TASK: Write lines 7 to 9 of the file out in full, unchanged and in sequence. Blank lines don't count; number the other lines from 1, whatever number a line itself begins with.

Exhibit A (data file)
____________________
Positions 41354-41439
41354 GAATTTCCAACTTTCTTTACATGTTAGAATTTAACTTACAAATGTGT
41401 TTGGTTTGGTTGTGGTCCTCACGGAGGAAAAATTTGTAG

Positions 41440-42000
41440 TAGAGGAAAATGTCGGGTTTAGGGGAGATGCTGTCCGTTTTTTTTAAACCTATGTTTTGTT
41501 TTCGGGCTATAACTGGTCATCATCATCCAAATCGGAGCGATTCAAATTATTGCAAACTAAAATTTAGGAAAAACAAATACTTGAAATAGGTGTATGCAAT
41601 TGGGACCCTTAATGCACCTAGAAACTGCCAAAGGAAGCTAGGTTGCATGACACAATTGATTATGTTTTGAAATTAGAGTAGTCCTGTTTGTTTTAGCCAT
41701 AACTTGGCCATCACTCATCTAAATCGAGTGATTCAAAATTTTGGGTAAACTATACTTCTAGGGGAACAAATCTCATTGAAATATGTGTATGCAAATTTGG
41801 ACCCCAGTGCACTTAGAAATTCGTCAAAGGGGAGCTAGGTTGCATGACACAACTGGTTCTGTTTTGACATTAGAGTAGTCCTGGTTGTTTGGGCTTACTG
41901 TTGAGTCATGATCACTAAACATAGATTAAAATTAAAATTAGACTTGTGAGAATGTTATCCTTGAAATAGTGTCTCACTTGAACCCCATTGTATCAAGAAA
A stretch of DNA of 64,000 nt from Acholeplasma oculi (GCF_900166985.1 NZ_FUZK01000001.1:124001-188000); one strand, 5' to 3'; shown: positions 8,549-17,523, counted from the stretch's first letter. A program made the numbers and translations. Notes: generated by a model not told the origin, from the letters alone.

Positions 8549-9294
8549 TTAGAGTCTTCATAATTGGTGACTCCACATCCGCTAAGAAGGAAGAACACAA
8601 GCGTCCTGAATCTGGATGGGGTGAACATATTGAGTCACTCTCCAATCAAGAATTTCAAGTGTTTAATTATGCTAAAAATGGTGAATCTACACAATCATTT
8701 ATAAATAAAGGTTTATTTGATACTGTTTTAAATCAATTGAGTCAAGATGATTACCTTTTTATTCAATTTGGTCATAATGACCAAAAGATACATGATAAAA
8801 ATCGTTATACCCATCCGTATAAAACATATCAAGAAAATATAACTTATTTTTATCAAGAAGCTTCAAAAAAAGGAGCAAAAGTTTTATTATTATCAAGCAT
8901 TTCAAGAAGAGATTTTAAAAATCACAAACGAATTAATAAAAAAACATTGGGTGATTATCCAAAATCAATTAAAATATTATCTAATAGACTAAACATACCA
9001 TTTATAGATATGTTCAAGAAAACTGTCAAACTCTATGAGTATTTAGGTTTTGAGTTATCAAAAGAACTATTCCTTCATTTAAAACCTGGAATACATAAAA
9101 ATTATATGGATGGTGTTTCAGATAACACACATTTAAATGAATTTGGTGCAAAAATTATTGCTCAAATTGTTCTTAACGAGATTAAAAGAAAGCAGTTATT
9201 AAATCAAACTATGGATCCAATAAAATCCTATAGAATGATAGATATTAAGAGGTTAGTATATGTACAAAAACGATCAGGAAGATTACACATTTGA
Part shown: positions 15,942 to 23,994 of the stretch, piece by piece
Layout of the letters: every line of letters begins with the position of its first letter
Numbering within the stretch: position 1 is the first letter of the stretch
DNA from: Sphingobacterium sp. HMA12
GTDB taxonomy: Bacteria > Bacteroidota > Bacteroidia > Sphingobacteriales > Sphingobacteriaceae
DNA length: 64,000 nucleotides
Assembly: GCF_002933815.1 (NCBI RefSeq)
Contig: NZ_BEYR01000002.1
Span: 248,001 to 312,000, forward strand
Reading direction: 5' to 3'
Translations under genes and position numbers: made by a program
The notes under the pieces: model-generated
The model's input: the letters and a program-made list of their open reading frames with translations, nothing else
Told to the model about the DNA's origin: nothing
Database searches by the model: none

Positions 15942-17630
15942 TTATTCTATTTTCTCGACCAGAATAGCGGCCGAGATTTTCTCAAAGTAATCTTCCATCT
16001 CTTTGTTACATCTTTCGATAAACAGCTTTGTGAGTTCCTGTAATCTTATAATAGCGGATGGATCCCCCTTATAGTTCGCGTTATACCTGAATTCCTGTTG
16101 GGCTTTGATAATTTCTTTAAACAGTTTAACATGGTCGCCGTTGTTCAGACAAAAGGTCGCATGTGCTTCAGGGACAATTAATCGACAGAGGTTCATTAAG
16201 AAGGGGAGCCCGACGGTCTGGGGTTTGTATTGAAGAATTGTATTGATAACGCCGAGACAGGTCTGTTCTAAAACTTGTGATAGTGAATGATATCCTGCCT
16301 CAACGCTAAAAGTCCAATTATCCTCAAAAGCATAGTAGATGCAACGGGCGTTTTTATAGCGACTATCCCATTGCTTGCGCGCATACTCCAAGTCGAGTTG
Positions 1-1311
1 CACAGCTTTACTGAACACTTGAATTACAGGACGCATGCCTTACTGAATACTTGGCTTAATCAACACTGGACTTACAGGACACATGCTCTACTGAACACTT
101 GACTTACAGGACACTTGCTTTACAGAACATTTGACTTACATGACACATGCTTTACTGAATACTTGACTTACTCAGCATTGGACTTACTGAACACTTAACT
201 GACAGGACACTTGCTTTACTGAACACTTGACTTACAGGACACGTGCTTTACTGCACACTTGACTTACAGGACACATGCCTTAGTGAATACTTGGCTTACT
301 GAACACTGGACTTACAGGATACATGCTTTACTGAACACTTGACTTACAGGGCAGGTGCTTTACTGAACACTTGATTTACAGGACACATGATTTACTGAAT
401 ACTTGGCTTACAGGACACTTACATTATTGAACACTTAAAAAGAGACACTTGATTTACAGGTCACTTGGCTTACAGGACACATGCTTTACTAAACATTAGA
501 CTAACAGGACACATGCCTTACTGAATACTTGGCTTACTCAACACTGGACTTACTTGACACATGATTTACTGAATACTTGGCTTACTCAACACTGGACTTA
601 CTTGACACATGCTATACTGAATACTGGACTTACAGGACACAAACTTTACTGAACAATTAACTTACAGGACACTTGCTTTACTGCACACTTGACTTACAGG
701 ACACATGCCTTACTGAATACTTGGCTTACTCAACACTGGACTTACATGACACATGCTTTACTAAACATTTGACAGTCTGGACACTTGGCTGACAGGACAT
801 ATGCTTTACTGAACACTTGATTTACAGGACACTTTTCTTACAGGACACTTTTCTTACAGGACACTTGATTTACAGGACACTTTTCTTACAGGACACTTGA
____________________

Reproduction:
41601 TGGGACCCTTAATGCACCTAGAAACTGCCAAAGGAAGCTAGGTTGCATGACACAATTGATTATGTTTTGAAATTAGAGTAGTCCTGTTTGTTTTAGCCAT
41701 AACTTGGCCATCACTCATCTAAATCGAGTGATTCAAAATTTTGGGTAAACTATACTTCTAGGGGAACAAATCTCATTGAAATATGTGTATGCAAATTTGG
41801 ACCCCAGTGCACTTAGAAATTCGTCAAAGGGGAGCTAGGTTGCATGACACAACTGGTTCTGTTTTGACATTAGAGTAGTCCTGGTTGTTTGGGCTTACTG